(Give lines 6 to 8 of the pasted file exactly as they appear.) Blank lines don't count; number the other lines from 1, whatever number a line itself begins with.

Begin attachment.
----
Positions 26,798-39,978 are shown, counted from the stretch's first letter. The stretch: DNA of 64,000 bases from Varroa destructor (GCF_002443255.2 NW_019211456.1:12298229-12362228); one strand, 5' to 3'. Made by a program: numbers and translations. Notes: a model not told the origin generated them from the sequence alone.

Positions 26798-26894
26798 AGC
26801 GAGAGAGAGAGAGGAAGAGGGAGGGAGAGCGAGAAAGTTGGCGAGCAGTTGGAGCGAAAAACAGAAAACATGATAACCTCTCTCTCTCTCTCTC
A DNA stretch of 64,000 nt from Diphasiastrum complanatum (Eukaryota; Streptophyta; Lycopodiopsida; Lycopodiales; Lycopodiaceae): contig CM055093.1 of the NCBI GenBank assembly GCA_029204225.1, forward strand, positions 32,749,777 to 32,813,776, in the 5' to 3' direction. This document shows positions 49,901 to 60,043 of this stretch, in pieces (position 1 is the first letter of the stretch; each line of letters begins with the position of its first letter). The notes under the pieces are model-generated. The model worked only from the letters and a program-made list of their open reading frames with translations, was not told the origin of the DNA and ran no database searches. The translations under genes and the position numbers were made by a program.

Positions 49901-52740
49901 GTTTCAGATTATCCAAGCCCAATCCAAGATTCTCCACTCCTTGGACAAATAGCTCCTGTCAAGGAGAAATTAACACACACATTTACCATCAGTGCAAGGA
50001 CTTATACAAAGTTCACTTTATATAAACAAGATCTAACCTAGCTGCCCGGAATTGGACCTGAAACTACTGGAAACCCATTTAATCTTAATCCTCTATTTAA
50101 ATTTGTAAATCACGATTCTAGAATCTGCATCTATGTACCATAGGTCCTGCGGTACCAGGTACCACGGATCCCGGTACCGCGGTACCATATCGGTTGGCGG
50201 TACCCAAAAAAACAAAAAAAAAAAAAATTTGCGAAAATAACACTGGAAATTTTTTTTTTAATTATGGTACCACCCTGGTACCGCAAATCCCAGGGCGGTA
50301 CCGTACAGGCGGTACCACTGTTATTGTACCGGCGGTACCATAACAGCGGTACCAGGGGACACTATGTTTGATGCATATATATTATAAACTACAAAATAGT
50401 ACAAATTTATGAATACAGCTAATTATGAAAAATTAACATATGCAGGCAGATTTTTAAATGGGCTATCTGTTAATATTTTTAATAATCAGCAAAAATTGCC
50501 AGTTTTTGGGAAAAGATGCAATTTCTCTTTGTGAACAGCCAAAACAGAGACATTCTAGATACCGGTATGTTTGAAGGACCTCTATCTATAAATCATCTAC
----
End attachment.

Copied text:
Positions 49901-52740
49901 GTTTCAGATTATCCAAGCCCAATCCAAGATTCTCCACTCCTTGGACAAATAGCTCCTGTCAAGGAGAAATTAACACACACATTTACCATCAGTGCAAGGA
50001 CTTATACAAAGTTCACTTTATATAAACAAGATCTAACCTAGCTGCCCGGAATTGGACCTGAAACTACTGGAAACCCATTTAATCTTAATCCTCTATTTAA